In Sister Jude’s office, Jim Brown is complaining that Charlotte hasn’t been magically reprogrammed into a “normal mother,” and we flash back to her trying to smother the baby in his crib. Sister Jude is reluctant to treat Charlotte, so Jim asks if that nice Dr. Thredson who apparently was decades ahead of his time in coining the term “postpartum psychosis” might be interested in rehabilitating his wife. Sister Jude asks a guard to find Thredson, who, as it happens, is preparing to meet Lana by the stairs to smuggle her out of Briarcliff with a disguise (a coat and a box of office papers) and a flourish (he lights the guard’s cigarette on the way out). It is harder to break out of a paper bag than it is to escape from this mental institution. Thredson pops Lana into his car as a guard comes out to call the doctor up to Sister Jude’s, but Thredson explains that “I don’t work here anymore, Frank. As a matter of fact, I never did.”
Guess we just found our killer! I can’t wait to see how he’s decorated his mid-century modern house with skin and body parts. I hear you can dress up a lovely Eames chair with femurs and sell it on Etsy for quite a bit of cash.
Dr. Arden emerges from Charlotte’s cell, inside of which a lot of unseen cane crimes probably just occurred, and meets her husband in the hallway to obliquely (she’d be home later that night, “a new woman”) prescribe a lobotomy. In no time flat, she’s on the table, her husband sitting in the operation theater seats (doesn’t he know what good theater can do to a person? Look what it did to your wife, man!). Eyes are pried open. Dear God, please don’t show us the ice pick going into the eye. Sister Jude is also praying when a guard comes into her bedroom to tell her that Lana has gone missing; Sister perches on the bed and embarks on a monologue odyssey into her childhood, during which she found a baby squirrel, put it in a shoebox, neglected it, and then found it departed for that big peanut butter sandwich in the sky. Her mother threw the squirrel in the garbage, and when Sister told her mother that God hadn’t answered her prayers, her mother “pahred herself a whiskey” and advised that “Gahd always answers our prayas, Judy, it’s just rayly the answah we’re lookin’ fah.”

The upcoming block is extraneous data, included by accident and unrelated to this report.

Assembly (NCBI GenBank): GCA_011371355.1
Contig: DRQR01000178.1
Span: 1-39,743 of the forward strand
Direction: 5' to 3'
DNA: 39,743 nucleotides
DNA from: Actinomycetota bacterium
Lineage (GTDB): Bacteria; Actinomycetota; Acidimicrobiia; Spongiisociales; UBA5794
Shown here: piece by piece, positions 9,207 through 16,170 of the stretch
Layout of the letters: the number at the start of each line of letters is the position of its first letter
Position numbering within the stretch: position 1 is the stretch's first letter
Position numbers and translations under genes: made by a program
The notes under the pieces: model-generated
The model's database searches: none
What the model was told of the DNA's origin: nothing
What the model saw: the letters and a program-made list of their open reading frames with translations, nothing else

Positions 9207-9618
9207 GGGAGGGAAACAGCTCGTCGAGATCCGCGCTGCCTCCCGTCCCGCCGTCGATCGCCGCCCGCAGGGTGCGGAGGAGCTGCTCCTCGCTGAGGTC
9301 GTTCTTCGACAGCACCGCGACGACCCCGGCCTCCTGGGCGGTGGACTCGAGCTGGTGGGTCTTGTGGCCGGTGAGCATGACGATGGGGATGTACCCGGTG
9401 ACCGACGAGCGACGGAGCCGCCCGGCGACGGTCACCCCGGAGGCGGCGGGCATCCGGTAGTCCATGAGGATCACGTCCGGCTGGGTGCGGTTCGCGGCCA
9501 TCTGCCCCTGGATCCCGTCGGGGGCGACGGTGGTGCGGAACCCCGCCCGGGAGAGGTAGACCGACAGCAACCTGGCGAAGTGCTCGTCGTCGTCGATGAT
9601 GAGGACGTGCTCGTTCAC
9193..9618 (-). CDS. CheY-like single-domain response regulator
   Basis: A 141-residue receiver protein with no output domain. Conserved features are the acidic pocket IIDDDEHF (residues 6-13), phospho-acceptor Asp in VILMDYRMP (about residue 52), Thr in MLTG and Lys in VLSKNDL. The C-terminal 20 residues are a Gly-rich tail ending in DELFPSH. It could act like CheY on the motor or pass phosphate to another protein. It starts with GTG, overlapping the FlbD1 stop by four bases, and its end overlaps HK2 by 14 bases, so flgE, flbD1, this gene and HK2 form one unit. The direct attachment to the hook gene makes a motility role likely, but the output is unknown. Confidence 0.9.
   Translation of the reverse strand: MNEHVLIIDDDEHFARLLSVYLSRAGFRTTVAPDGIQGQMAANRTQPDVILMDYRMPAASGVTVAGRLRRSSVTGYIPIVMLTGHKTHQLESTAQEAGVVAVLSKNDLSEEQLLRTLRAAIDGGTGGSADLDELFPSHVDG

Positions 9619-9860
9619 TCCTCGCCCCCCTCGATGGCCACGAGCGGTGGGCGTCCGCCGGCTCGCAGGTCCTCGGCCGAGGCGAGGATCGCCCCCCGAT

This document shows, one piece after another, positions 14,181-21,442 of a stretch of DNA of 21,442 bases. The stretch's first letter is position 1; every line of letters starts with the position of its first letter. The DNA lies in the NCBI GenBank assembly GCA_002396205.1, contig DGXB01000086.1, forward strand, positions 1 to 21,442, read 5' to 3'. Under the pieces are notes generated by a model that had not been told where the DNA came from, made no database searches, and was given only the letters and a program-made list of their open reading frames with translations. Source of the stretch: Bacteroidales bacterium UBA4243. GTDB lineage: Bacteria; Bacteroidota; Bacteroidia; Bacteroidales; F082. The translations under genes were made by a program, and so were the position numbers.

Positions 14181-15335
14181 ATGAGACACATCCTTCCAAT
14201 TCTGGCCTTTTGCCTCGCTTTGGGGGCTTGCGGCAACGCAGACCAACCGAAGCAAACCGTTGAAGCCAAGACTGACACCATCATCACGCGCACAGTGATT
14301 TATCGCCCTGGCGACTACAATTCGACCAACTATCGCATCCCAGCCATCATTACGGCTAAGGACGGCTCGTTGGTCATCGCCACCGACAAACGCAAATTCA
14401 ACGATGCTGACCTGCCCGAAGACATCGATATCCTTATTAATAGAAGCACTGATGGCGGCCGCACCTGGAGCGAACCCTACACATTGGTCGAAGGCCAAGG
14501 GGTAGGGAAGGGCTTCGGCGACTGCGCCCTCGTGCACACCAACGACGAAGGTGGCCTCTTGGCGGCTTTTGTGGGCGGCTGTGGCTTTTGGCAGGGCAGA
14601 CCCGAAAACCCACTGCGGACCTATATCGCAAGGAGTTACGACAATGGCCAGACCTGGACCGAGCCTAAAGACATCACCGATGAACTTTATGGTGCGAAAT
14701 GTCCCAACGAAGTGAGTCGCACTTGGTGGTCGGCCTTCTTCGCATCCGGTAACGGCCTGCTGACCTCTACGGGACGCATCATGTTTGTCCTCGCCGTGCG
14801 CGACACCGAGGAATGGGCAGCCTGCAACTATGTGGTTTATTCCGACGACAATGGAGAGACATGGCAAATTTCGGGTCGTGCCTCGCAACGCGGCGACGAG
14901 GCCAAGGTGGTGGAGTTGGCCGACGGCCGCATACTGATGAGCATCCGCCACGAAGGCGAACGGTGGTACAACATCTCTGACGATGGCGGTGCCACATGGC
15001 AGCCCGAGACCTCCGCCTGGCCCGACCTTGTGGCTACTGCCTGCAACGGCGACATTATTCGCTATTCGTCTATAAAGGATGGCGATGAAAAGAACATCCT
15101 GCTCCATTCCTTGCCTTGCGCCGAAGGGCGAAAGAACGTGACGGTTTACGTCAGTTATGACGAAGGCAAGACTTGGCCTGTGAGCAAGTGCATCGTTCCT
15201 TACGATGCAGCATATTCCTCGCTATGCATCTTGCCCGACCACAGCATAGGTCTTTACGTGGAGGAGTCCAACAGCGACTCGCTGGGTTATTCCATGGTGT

This scene is the Langiest, and I loved it even if it did sort of smack of the best moment in your weekend acting class. Put her on a stool with a spotlight and stick some background audience coughs in there, and bam! You’re transported to the Beverly Hills Playhouse.
She then tells the guard that her “goose is cooked,” to which the guard responds that “she never had a chance” because she’s such a strong woman. Whoa, there! We have to get Sister Jude onto redemption island and pronto, or else Satan Mary Eunice needs to stage a female rebellion. As Charlotte’s lobotomy creeps along, Sister Jude, all cried out, dolls herself up like she used to in her pre-vehicular-manslaughter days and hits the bar to meet a fella. Charlotte’s eyes are orbitoclasted just as Sister Jude secures her Mr. Goodbar.
Dr. Thredson is showing Lana into his house, a Don Draper–esque pad for the criminally insane, and attempting to convince her that she can’t go back to her own home because she is, after all, a runaway from an institution. As he goes into the kitchen to pour her a “big delicious glass of wine,” Lana picks up the phone to try to call her friend Lois, but Thredson puts the kibosh on that before the first ring (he broke her out of the asylum, so he’s at risk if anyone finds out; also, he’s a psychopathic killer, and they’re really anal about their phone bills). Thredson compliments her narcissistically, telling her that she’ll win a Pulitzer for telling his story. His story? But his story is pretty boring … oh, hello, why does this lampshade have nipples staring at Lana as she sips her Pinot Noir? Why is this bowl of mints so wobbly and evocative of a human skull? I loved Quinto in this scene, munching on his brain cavity candy and boring holes into Lana with his eyes, framed in angry-eyebrow-style glasses.